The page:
# Antenna Types and Antenna Characteristics

In mobile communications two main categories of antennas used are Omni and Directional antenna here I write about antenna characteristics and use.

ANTENNA TYPES

Omni directional antenna

• These antennas are mostly used in rural areas.
• In all horizontal direction these antennas radiate with equal power.
• In the vertical plane these antennas radiate uniformly across all azimuth angles and have a main beam with upper and lower side lobes.

Directional antenna

• These antennas are mostly used in mobile cellular systems to get higher gain compared to Omni directional antenna and to minimize interference effects in the network.
• In the vertical plane these antennas radiate uniformly across all azimuth angles and have a main beam with upper and lower side lobes.
• In these types of antennas, the radiation is directed at a specific angle instead of uniformly across all azimuth angles in case of Omni antennas.

ANTENNA CHARACTERISTICS

Radiation Pattern

• The main characteristics of antenna are the radiation pattern.
• The antenna pattern is a graphical representation in three dimensions of the radiation of the antenna as a function of angular direction.
• Antenna radiation performance is usually measured and recorded in two orthogonal principal planes (E-Plane and H-plane or vertical and horizontal planes).
• The pattern of most base station antennas contains a main lobe and several minor lobes, termed side lobes.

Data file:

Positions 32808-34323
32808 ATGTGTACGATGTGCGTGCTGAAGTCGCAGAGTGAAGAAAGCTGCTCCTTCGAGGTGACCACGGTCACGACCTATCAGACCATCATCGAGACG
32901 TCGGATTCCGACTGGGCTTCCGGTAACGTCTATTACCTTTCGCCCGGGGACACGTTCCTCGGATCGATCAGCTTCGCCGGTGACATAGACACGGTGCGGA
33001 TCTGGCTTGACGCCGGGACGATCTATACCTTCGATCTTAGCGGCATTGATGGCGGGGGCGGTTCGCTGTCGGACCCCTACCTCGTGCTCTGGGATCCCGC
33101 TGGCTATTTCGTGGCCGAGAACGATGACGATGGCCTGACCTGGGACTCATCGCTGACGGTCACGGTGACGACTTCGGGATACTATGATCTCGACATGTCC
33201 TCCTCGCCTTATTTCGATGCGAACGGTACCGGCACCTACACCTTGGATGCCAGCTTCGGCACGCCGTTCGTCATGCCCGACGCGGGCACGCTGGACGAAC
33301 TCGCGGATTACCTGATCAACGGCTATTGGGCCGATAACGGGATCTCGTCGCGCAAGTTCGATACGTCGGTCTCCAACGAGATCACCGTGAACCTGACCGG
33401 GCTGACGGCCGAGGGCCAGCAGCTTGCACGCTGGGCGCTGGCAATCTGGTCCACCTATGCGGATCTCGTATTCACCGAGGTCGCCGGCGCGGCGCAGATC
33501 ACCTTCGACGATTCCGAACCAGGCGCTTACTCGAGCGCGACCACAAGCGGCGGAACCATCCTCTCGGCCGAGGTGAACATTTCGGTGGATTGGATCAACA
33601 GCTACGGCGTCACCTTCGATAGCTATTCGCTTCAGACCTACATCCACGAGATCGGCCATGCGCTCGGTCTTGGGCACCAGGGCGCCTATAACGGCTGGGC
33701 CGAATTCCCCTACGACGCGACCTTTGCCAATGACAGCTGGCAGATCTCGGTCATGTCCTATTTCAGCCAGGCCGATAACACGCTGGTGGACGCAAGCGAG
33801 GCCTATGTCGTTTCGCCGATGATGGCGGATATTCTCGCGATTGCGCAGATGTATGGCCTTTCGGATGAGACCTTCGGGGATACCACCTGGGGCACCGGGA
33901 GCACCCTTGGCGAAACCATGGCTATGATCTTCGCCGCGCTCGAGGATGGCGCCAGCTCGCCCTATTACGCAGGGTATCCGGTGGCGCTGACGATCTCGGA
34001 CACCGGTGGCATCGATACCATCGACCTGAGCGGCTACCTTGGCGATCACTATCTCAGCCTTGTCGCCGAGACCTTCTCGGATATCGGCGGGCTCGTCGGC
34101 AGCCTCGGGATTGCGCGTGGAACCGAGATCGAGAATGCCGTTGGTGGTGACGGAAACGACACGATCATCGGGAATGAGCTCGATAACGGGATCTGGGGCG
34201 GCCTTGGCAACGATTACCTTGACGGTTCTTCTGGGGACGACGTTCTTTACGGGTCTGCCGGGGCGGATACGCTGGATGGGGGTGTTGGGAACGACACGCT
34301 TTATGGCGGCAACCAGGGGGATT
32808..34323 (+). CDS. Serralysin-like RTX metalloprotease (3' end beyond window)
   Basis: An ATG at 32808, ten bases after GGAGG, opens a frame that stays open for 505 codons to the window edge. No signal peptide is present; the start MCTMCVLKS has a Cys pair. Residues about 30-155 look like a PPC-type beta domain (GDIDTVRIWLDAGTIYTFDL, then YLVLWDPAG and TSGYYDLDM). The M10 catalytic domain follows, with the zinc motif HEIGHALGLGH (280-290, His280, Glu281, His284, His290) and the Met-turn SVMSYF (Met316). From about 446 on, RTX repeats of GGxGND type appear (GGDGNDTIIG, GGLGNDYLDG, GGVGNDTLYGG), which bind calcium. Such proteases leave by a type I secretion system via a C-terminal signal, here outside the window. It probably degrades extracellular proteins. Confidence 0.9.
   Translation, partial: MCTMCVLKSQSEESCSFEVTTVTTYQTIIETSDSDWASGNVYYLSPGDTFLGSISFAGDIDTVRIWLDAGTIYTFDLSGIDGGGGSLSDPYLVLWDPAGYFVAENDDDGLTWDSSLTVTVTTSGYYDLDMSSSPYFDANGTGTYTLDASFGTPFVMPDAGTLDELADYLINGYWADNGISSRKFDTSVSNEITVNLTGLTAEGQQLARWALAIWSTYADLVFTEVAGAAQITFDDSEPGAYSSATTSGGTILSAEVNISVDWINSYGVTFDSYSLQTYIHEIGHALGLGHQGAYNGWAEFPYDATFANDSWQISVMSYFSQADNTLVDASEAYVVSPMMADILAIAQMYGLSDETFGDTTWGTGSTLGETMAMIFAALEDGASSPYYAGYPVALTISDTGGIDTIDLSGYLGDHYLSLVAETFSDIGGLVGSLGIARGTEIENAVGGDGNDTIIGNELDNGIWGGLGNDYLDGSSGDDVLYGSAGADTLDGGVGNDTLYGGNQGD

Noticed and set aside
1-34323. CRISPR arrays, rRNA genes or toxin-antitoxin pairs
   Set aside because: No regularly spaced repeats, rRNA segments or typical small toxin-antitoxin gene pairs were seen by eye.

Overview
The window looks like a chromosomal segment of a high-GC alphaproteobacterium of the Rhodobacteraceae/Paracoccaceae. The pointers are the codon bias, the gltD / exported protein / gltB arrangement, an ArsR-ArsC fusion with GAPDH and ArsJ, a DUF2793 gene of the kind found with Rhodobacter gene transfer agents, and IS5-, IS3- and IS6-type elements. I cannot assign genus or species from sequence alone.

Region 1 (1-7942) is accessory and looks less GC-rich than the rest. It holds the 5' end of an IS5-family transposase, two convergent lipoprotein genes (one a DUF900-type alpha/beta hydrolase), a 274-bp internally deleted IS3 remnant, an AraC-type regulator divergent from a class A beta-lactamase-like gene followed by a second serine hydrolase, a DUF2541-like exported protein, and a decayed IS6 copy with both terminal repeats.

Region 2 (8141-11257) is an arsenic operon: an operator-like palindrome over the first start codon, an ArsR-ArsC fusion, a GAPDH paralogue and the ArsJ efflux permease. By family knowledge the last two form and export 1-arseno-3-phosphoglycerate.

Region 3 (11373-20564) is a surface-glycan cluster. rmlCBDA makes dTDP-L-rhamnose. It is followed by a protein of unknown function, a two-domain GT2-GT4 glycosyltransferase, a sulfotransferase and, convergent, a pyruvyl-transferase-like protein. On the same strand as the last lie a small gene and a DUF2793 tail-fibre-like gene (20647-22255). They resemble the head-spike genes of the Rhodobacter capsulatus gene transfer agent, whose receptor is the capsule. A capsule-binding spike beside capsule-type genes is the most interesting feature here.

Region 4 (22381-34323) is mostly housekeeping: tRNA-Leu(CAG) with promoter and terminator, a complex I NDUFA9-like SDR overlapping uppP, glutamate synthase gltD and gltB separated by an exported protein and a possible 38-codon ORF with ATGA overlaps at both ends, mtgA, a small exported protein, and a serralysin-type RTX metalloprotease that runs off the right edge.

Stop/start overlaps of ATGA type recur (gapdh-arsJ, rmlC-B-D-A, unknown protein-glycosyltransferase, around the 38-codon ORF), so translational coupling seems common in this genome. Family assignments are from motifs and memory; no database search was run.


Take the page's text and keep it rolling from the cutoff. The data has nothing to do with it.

• A side lobe occurring in space in the direction opposite to the main lobe is called back lobe.

Antenna Gain

• Antenna gain is a measure for antennas efficiency.
• Gain is the ratio of the maximum radiation in a given direction to that of a reference antenna for equal input power.
• Generally the reference antenna is an isotropic antenna.
• Gain is measured generally in “decibels above isotropic (dBi)” or “decibels above a dipole (dBd).
• An isotropic radiator is an ideal antenna which radiates power with unit gain uniformly in all directions. dBi = dBd + 2.15
• Antenna gain depends on the mechanical size, the effective aperture area, the frequency band and the antenna configuration.
• Antennas for GSM1800 can achieve some 5 to 6 dB more gain than antennas for GSM900 while maintaining the same mechanical size.

Front-to-back ratio

• It is the ratio of the maximum directivity of an antenna to its directivity in a specified rearward direction.
• Generally antenna with a high front-to-back ratio should be used.

First Null Beamwidth

• The first null beamwidth (FNBW) is the angular span between the first pattern nulls adjacent to the main lobe.
• This term describes the angular coverage of the downtilted cells.

Antenna Lobes

• Main lobe is the radiation lobe containing the direction of maximum radiation.
• Side lobes

Half-power beamwidth

• The half power beamwidth (HPBW) is the angle between the points on the main lobe that are 3dB lower in gain compared to the maximum.
• Narrow angles mean good focusing of radiated power.

Polarization

• Polarization is the propagation of the electric field vector.
• Antennas used in cellular communications are usually vertically polarized or cross polarized.

Frequency bandwidth

• It is the range of frequencies within which the performance of the antenna, with respect to some characteristics, conforms to a specified standard.
• VSWR of an antenna is the main bandwidth limiting factor.

Antenna impedance

• Maximum power coupling into the antennas can be achieved when the antenna impedance matches the cables impedance.
• Typical value is 50 ohms.

Mechanical size

• Mechanical size is related to achievable antenna gain.
• Large antennas provide higher gains but also need care in deployment and apply high torque to the antenna mast.
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